Field Stage Coordinators: Derek Hill, Rob Hinkal MCs: Les Hatley, Rob Hinkal, Joe Scala Stage Managers: Derek Hill, Bruce Krohmer Sound Engineers: Andrew Roberts, Collin OLoughlin, Kyle Unnewehr Grove Stage Coordinators: Scott Moore, Susie Markland MCs: Steve Gnadt, Ron Goad Stage Managers: Richard Weil, David Spitzer Sound Engineers: Kirby Yarbrough, Granger Helvey Abbott Stage Coordinators: Fred Stollnitz, Jennifer Woods MCs: Jennifer Woods, Mary Cliff Stage Manager: Charlie Baum Sound Engineer: Flawn Williams World Stage Coordinator: Roger Strouse MCs: Ruth Katz, Rachel Kaufman, Deborah Thornton Stage Managers: Steve Whitney, Roger Strouse Sound Engineers: Trevor Higgins, Dave Richardson Grassy Nook Stage Coordinators, MCs, and Stage Managers: Marika Partridge, Bobbi Kittner Sound Engineer: Ben Majchrzak Seventh Heaven Stage Coordinators and Stage Managers: Mark Sylvester, Scott Holland MCs: Casey Willson, Meg Kinghorn Sound Engineers: Art Isaacs, Charlie Pilzer

Please dont talk loudly or make phone calls during performances. Performers have asked that they not be video taped or recorded without their permission. No smoking on school grounds. Its the law! No pets. Only service dogs are permitted on school grounds. Help clean up. Place trash and recyclables in proper containers. If you can stay for a few minutes after 6 p.m. to help us clear the site, thats even better! No food or beverages inside the school. Enjoy our shaded picnic area near the Grove Stage. To make everyones day at the Festival joyful and safe, we ask that you follow a few rules:

If performances must be moved indoors beca use of rain, the stages will shift as follows: WORLD STAGE remains in the Cafetorium ABBOTT STAGE remains in the Auxiliary Gym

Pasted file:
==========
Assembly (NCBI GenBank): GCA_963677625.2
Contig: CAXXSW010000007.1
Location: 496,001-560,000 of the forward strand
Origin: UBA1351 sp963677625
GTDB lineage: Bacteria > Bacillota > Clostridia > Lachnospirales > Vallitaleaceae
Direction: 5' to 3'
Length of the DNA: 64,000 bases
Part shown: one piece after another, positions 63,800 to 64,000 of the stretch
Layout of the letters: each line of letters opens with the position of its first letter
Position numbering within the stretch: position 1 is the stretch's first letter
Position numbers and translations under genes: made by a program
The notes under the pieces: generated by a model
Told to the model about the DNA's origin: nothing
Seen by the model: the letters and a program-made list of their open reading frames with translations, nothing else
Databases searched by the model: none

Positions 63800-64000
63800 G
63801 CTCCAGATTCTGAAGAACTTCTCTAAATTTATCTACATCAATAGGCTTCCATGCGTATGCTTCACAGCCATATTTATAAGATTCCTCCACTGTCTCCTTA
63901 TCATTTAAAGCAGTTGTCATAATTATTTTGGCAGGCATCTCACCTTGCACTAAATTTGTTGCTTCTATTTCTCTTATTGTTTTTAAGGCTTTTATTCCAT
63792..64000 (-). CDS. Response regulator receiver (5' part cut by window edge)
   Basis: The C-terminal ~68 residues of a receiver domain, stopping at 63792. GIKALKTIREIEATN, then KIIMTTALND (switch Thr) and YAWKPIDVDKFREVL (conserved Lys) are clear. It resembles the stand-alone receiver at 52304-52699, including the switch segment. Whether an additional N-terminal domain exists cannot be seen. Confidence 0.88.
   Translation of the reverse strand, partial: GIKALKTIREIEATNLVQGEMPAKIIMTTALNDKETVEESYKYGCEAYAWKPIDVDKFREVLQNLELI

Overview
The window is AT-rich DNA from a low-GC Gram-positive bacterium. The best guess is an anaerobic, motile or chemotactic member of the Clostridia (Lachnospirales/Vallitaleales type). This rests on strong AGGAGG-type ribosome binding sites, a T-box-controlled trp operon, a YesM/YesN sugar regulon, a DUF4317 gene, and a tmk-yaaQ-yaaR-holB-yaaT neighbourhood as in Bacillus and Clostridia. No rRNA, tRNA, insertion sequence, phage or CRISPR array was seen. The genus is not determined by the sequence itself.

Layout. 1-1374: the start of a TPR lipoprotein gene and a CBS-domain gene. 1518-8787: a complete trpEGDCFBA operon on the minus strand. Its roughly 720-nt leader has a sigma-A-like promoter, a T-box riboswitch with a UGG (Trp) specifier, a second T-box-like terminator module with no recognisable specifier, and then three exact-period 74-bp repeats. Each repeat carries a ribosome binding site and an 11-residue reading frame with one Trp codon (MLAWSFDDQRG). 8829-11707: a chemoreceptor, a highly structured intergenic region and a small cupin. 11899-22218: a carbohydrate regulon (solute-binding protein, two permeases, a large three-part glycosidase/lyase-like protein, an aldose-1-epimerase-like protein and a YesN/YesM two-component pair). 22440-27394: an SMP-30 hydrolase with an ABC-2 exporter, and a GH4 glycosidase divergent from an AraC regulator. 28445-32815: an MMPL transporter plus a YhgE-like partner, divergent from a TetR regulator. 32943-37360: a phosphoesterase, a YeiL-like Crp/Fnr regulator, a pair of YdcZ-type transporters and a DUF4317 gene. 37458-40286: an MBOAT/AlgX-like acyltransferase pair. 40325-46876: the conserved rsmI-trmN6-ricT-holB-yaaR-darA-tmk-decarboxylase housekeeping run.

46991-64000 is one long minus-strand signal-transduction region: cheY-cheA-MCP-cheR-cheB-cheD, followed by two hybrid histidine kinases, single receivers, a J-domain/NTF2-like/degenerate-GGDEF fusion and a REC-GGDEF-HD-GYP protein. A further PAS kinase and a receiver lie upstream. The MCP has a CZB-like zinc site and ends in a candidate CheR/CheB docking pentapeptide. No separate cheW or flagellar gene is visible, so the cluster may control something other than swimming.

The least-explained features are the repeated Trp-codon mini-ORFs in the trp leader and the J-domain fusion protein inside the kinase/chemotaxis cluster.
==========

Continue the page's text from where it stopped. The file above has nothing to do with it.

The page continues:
GROVE STAGE moves to Room 106 SEVENTH HEAVEN moves to Room 120

GRASSY NOOK moves to Room 102

FIELD STAGE moves to the Main Gym

A portion of the proceeds from the Takoma Park Folk Festival will be distributed to youth-oriented organizations in our community. Youth members and parents from these groups work to help make the Festival a success. Among this years bene ciary groups are: Ame riCorps NCCC, Blair After-Prom Committee, Blair Crew , Blair Poms, Blair Youth Leadership, Boy Scout Troop 97, Cub Scout Pack 33, Friends of Sligo Creek, Girl Scou t Troop 5831 and God Glori ed Church of God in Chris t.


Your donations keep the Takoma Park Folk Festi val strong! Get your TPFF sticker from our colorfully attired Bucket Brigadiers or at the information table s.


Takoma Park Middle School,

7611 Piney Branch Road Takoma Park, MD 20912

10:30 am - 6:30 pm

Free Admission

Sign-Language interpretation Volunteer interpreters are provided by Capital Sign Language ( and First Chair Interpreted Productions ( at no cost. We extend our appreciation to CSLs Judi Rockhill and FCIPs Kevin Dyels for coordinating this service, as well as to each interpreter this year.

First Aid Festival Sales

Roving the Festival: Banjo Man Frank Cassel, Foggy Bottom Morris Men, Arlington Northwest Morris Women, Rock Creek Morris Women, Hicks with Sticks and Cutting Edge Sword Dance.

Shuttle bus Bike racks

Roots, folk, soul, rock and everything in between

Field Stage


Abbott Stage

Food Stages ATM Picnic area

Traditional, labor & maritime songs

Takoma Park Middle School

performer & volunteer check-in


World Stage

International music and dance

Community Tables Crafts Fun for kids

Musical melting pot of styles and performers

7th Heaven

Piney Branch Road

Grassy Nook
shuttle bus to Takoma Metro & Montgomery College East Garage. Only handicap parking on site.

Grove Stage

Performances by and for kids and teens

Singer-songwriters and more

Grant Ave.
10:30-11:00 DC LABOR CHORUS will lead a singing procession

Sponsor: Fifth Estate Communications & Focus Music

Four-piece blues/roots original music, mostly acoustic, with lots of harmony


Sponsor: Fifth Estate Communications & Focus Music the grandsons, Jr. Upbeat mix of musical styles for kids and adults

Sponsor: Folklore Society of Greater Washington

Sponsor: Airshow Mastering

Grassy Nook 7th Heaven

Sponsor: Finn Family Group: Meg Finn, Dan Metcalf, & Long & Foster/Takoma Park: Robbi Kimball

Sponsor: Strathmore

11-12 Cousin John Band

D. C. Labor Chorus Songs celebrating working people for all to sing along

Trio Sefardi Songs of the Spanish Jews (Sephardim)